Virtual Matchmaking: Part 1
Recent research from Market Data Enterprises found that the matchmaking industry was worth an estimated $917 million in 2004, growing nearly 25 percent from 2003 and 9.3 percent every year thereafter to an eventual $1.45 billion industry, if traditional and mobile dating services are also factored in.
Virtual matchmaking has frequently been referred to as the Internet's next killer app, and according to Jupiter Research, more than 18 million people visited online personal websites in June 2002, a significant jump from 14.8 million the prior year. Jupiter analysts also estimate that about two out of every five U.S. singles online have visited a personals site, with nearly one in four having posted a profile.
Market leader Match.com has 600,000 customers paying $25 a month, and uDate.com, which also operates Kiss.com, had $1.5 million in revenue in June 2001. In May 2001 alone, the company made $4 million and had four straight profitable quarters.
By incorporating the highly profitable aspects of online matchmaking, many adult companies are quickly catching on to the benefits of combining the first and second biggest sectors of monetized Internet content. Customer retention for adult matchmaking sites is reportedly much longer because members tend to be people who aren't looking for a long-term relationship, just something on the side, and since most of the content is supplied by users, webmasters don't have to pay for camera crews or talent.
Andrew Conru is CEO and founder of FriendFinder.com, which started in 1996 when he studied computer science at Stanford University. With more than 25 million active members and 75,000 newcomers registering daily, Conru said the FriendFinder network is among the top five online dating sites.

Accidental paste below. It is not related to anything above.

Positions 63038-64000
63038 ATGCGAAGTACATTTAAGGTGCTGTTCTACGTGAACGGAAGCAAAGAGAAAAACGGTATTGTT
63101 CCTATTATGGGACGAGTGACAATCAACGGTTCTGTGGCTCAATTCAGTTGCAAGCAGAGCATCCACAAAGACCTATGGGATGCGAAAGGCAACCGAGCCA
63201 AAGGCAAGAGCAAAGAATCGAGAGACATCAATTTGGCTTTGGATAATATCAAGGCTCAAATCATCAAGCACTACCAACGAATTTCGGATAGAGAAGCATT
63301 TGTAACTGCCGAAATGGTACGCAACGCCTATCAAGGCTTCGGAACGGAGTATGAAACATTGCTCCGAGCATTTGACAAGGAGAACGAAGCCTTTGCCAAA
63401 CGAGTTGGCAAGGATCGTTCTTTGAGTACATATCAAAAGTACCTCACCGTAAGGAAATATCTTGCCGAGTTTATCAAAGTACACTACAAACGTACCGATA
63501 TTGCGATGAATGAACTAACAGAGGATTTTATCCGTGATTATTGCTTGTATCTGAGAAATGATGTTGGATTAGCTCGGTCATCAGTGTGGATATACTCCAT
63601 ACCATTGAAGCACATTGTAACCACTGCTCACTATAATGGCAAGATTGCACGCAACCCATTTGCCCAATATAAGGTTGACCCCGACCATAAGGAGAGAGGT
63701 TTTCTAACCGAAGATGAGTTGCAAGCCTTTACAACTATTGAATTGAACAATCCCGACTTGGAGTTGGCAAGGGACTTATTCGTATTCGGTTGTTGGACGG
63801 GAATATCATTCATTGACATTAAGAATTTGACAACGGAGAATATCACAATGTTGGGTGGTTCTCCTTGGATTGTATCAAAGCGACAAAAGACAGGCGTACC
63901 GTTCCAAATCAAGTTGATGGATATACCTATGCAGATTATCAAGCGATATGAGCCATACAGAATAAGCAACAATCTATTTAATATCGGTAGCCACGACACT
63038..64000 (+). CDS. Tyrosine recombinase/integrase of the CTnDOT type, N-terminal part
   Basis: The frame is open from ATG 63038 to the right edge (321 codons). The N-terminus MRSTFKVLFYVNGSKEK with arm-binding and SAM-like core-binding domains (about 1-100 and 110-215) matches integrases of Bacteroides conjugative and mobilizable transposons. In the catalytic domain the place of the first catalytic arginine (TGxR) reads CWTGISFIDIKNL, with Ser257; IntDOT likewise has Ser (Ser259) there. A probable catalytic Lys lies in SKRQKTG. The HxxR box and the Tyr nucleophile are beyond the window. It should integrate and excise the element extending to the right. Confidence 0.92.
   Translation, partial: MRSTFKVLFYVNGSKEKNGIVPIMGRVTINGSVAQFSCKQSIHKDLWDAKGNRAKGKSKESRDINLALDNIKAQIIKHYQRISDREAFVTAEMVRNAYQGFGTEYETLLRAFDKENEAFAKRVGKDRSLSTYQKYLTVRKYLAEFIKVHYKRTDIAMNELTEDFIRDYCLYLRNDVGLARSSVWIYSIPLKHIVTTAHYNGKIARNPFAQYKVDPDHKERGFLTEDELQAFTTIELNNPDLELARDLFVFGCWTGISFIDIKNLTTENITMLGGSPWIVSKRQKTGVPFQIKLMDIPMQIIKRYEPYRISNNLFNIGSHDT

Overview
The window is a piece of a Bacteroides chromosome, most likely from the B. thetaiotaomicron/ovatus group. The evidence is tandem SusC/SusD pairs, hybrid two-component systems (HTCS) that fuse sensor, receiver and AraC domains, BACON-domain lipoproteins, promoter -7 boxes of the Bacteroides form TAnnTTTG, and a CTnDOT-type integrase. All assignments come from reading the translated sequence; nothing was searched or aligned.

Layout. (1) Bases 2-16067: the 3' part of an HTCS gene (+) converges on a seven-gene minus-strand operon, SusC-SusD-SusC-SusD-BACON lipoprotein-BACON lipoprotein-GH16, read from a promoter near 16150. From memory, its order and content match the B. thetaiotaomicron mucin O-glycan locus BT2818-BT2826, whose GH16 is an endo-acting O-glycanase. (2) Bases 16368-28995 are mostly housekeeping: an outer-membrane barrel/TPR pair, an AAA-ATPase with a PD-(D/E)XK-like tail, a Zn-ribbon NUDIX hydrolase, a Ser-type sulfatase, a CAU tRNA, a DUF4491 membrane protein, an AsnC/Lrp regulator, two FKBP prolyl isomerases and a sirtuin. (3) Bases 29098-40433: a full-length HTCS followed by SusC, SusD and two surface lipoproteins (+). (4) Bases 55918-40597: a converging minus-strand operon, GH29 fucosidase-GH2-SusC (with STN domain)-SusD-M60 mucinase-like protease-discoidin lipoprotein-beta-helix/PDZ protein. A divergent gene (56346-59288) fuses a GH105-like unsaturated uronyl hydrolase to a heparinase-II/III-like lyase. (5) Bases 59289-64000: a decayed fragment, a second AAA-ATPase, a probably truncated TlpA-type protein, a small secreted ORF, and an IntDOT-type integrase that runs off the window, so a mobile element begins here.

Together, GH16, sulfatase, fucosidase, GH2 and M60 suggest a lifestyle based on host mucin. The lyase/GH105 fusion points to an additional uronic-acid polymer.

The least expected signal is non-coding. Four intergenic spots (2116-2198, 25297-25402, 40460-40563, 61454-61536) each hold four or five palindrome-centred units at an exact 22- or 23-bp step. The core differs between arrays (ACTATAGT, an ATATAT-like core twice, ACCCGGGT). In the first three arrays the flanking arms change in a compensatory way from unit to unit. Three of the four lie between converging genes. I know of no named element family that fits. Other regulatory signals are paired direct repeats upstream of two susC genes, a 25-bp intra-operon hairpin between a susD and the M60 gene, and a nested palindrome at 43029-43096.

Seeing a growing demand for more adult content, branching out into the adult sphere in late 1996 was a natural progression for the FriendFinder network. Conru eventually introduced an adult component, AdultFriendFinder.com, a more sexually oriented and explicit dating option and counterpart to the tamer FriendFinder.com, which over time evolved as a niche market for people with alternative lifestyles such as cross dressing, candle wax, chastity belts, fisting and various other fetishes.
And just as AdultFriendFinder grew out of a market-driven response to FriendFinder content, Alt.com also evolved as a niche market for alternative lifestyles, such as BDSM.
"Some people using FriendFinder.com were a little risque in what they uploaded," Conru said. "I could either delete or hide them, or spin out a completely new site for adult-oriented people. If the market was looking for this type of activity, we wanted to create a service that provided exactly that. We didn't want to censor our members. On the adult side, there are fewer restrictions when it comes to what content you can upload."
According to Conru, the signup process is streamlined. People register on a questionnaire of around 15 to 25 questions and then members can search the whole database based on compatibility, which is mapped into 60 personality traits if users use a larger questionnaire form.
In Part 2 we'll examine issues of compatibility, privacy, and safety...